The problem with arguments is that to have one you need to have a position and at least one other person needs to have a position that isn’t yours. You need a specific perspective and you need to be attached to yours just as they need to be attached to theirs. That attachment creates your grip on the argument. Then, you each try to move the other from where they are now to where you want them to be, but the truth is you just can’t be happy with your life with all of that wanting and attachment.
It’s difficult for me to describe why a band of early Native North Americans would not have had any arguments. Individual people could sit and talk in an igloo but back then they still didn’t see each other as separate individuals. They had no genders or other identities that were separate from others. Their existence was always in relation to the larger whole. You were like that too when you were a baby, but you had us keep poking at your unbroken reality of oneness until we convinced you that there are separate entities with separate names doing separate things and only one can be called “right.” This is when you bit the apple of knowledge.
Meanwhile, back with the native band, no one decided anything and announced it to the group and no Chief vetted it all. Any discussion would be a conversation with one entity with many voices. It might be best to metaphorise it into the idea of your body. Your mind might want you to stay out later and get drunk but your liver would prefer that you didn’t. They’re both made of your cells and the parts have different names but in the end it’s all you. So it is with a tribe of people who do not have thoughts of a separate self.
So how can this help you every day in your life? It can make you realise that arguments are ego-creations and they are created for their own sake. You’ve won lots of arguments you shouldn’t have. We’ve all found out as we’ve grown up that we were wrong about all kinds of things, but if that can happen pretty much throughout our lives, one wonders why we allow ourselves to get so sure and so attached to an idea?
Winning an argument is like a lottery ticket. Odds are strongly that we’d be unhappy even if we we won, but because the idea of a lottery includes ideas like winning and money and rich, we tell ourselves we’ve won even when we’ve placed ourselves in the group that’s statistically likely to be unhappy. That’s how important ideas can get.
We argue for our own demise all the time. That’s how half the marriages end. Today someone will argue themselves out of their marriage. Weird eh? You could win every single argument and the net result would be you’d break up the most important relationship in your life. So what is this winning stuff anyway?
Winning requires those positions to be taken and those attachments to be made. Winning also requires a loser. So the question is, do you really want to take your most important relationships and then lower their quality in pursuit of a victory over a loved one? You want to make your spouse or child or parent feel like a loser? Intentionally? Because that’s what an argument really is. It’s not you holding on the correct position, it’s you trying to move someone from where they are to where you are. No one can be right because neither of you knows the future or if you might find out if you’re wrong.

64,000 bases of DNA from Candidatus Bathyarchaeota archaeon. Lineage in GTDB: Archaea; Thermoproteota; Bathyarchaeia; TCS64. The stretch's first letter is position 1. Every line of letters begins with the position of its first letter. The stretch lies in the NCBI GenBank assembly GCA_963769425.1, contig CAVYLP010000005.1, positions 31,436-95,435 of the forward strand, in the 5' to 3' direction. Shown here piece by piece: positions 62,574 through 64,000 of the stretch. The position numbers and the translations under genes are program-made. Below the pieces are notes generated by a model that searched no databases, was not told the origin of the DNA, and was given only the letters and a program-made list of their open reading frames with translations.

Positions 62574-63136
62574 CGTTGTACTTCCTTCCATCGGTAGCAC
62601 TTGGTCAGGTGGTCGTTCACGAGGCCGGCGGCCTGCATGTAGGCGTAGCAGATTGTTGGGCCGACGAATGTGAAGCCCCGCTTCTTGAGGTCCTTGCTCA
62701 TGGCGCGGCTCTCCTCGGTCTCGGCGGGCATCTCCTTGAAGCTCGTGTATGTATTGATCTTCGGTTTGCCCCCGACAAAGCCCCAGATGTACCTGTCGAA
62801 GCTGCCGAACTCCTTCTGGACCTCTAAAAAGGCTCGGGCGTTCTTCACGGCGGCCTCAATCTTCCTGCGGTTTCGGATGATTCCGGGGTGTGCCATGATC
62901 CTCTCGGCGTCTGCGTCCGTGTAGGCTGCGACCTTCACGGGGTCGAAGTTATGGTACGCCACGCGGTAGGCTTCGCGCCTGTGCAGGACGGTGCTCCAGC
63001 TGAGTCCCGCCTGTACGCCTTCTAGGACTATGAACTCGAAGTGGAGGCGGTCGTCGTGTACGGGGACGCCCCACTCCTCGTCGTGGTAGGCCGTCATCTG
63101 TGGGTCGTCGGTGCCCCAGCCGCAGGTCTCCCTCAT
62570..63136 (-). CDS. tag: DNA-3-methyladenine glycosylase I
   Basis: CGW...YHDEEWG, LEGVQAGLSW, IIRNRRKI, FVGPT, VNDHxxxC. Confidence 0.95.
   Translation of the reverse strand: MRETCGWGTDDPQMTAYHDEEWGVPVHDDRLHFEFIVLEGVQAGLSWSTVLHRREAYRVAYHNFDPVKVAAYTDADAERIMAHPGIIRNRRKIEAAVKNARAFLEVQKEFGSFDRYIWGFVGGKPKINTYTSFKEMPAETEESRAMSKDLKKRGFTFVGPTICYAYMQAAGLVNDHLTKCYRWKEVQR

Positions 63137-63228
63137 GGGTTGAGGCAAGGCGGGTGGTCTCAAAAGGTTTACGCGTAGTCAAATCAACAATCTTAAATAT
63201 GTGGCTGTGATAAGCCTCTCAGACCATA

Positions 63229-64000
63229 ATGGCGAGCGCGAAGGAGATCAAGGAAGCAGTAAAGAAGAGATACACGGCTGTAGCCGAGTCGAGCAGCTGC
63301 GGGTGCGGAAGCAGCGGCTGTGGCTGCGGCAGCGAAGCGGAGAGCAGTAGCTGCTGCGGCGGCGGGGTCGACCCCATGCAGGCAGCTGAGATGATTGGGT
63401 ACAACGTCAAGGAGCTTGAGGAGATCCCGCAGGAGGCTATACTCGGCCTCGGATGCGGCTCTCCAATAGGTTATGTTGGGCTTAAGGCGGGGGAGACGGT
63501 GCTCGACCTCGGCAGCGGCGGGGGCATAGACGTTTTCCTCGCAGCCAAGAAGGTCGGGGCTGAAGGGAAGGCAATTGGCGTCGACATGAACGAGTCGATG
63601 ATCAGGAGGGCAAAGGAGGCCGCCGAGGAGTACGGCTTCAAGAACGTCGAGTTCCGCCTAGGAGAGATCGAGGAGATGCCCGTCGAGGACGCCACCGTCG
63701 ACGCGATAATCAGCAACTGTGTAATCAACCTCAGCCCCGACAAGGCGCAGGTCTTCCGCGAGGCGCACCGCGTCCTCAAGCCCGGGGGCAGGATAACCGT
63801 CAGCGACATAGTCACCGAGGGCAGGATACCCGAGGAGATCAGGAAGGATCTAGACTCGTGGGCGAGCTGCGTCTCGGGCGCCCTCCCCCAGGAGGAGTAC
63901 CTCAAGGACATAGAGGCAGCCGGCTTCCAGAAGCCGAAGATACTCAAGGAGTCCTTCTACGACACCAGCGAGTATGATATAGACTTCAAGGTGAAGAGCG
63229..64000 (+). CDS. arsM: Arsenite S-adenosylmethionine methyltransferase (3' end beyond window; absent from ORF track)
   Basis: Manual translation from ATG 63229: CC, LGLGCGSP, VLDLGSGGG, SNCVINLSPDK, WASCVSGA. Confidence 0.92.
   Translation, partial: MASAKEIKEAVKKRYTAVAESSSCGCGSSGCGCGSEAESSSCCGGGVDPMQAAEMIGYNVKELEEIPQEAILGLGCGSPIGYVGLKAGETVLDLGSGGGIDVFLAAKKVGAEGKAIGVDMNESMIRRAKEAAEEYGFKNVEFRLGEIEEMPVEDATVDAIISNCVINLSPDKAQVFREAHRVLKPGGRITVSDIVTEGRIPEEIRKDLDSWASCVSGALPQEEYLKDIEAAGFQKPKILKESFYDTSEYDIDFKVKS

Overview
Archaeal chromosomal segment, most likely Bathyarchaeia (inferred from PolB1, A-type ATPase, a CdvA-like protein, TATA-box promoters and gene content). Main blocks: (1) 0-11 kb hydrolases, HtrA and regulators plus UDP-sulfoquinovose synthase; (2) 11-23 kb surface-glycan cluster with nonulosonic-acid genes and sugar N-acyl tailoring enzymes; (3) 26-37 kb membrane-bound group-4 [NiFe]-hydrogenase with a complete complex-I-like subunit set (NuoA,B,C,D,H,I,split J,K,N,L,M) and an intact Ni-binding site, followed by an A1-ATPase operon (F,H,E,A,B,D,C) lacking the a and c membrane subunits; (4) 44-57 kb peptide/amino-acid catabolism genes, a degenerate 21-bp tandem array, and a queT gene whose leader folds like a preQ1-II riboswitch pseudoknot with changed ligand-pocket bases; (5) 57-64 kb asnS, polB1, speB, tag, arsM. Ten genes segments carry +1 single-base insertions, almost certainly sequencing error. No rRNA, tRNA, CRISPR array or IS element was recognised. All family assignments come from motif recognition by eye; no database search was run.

You cannot win an argument. To do so is to create discord. You might win an argument that you should move to the family to Boston but even if everyone ended up happier there, they wouldn’t be happy because you were right, you would have still needed their full cooperation with finding enjoyable lives in the new city because a bad attitude can easily turn an otherwise good experience into a bad one. If they don’t cooperate however–and they’re less likely to if they’re upset–then you can find yourself in the same situation as many people who won arguments they later wish they’d never started.
You have to start seeing the struggle of an argument as the pain associated with pushing yourself apart from another. There are only two motions in the universe, recognising oneness and believing in separateness. Recognising oneness is when we seek peace and ego is when we insist on our separateness and argue for its dimensions. Seeking peace is a much different feeling than arguing for separateness.
This is critical: you have to begin steering your life with feelings rather than ideas. Ideas are abstract ego-possessions that can be argued over whereas feelings are experiences and no one can tell you what your experience of something is, they can only respect your expression of it. If steering by ideas helped then the individuals in this world would be in a lot better shape than they we are. Instead, as we’ve gotten more and more ideas we just create more and more opportunities for more and more arguments.
Put down all of the words. Seek peace. Actually pause to ask yourself what winning an argument will really get you when it’s all tolled. Because when the monk Thomas Aquinas took a vow of silence, he both ensured he would never win nor ever lose another argument. And that can be a very nice way to live.
Scott McPherson is an Edmonton-based writer, public speaker, and mindfulness facilitator who works with individuals, companies and non-profit organisations locally and around the world.
A serious childhood brain injury lead Scott to spend his entire life meditating on the concepts of thought, consciousness, reality and identity. It made others as strange to him as he was to them. When he realized people were confused by their own over-thinking, Scott began teaching others to understand reality. He is currently CBC Radio Active’s Wellness Columnist, as well as a writer, speaker and mindfulness instructor based in Edmonton, AB where he still finds it strange to write about himself in the third person.